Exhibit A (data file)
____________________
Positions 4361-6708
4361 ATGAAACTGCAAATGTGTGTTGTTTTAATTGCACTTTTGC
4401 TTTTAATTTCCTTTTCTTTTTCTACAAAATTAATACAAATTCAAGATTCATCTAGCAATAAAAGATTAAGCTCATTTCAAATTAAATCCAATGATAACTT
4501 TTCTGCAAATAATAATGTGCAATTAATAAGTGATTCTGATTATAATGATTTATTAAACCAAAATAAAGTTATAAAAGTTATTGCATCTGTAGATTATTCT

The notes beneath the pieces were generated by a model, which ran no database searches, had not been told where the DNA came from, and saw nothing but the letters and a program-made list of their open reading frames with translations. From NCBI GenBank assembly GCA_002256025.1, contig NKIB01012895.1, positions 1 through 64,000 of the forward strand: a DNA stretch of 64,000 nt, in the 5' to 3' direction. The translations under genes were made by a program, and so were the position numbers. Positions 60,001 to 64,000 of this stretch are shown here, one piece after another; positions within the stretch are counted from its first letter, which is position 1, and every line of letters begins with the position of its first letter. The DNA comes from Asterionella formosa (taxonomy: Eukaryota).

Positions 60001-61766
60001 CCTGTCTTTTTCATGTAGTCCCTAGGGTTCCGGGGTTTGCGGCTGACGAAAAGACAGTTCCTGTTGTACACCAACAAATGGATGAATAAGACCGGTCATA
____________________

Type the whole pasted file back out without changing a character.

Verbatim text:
Positions 4361-6708
4361 ATGAAACTGCAAATGTGTGTTGTTTTAATTGCACTTTTGC
4401 TTTTAATTTCCTTTTCTTTTTCTACAAAATTAATACAAATTCAAGATTCATCTAGCAATAAAAGATTAAGCTCATTTCAAATTAAATCCAATGATAACTT
4501 TTCTGCAAATAATAATGTGCAATTAATAAGTGATTCTGATTATAATGATTTATTAAACCAAAATAAAGTTATAAAAGTTATTGCATCTGTAGATTATTCT

The notes beneath the pieces were generated by a model, which ran no database searches, had not been told where the DNA came from, and saw nothing but the letters and a program-made list of their open reading frames with translations. From NCBI GenBank assembly GCA_002256025.1, contig NKIB01012895.1, positions 1 through 64,000 of the forward strand: a DNA stretch of 64,000 nt, in the 5' to 3' direction. The translations under genes were made by a program, and so were the position numbers. Positions 60,001 to 64,000 of this stretch are shown here, one piece after another; positions within the stretch are counted from its first letter, which is position 1, and every line of letters begins with the position of its first letter. The DNA comes from Asterionella formosa (taxonomy: Eukaryota).

Positions 60001-61766
60001 CCTGTCTTTTTCATGTAGTCCCTAGGGTTCCGGGGTTTGCGGCTGACGAAAAGACAGTTCCTGTTGTACACCAACAAATGGATGAATAAGACCGGTCATA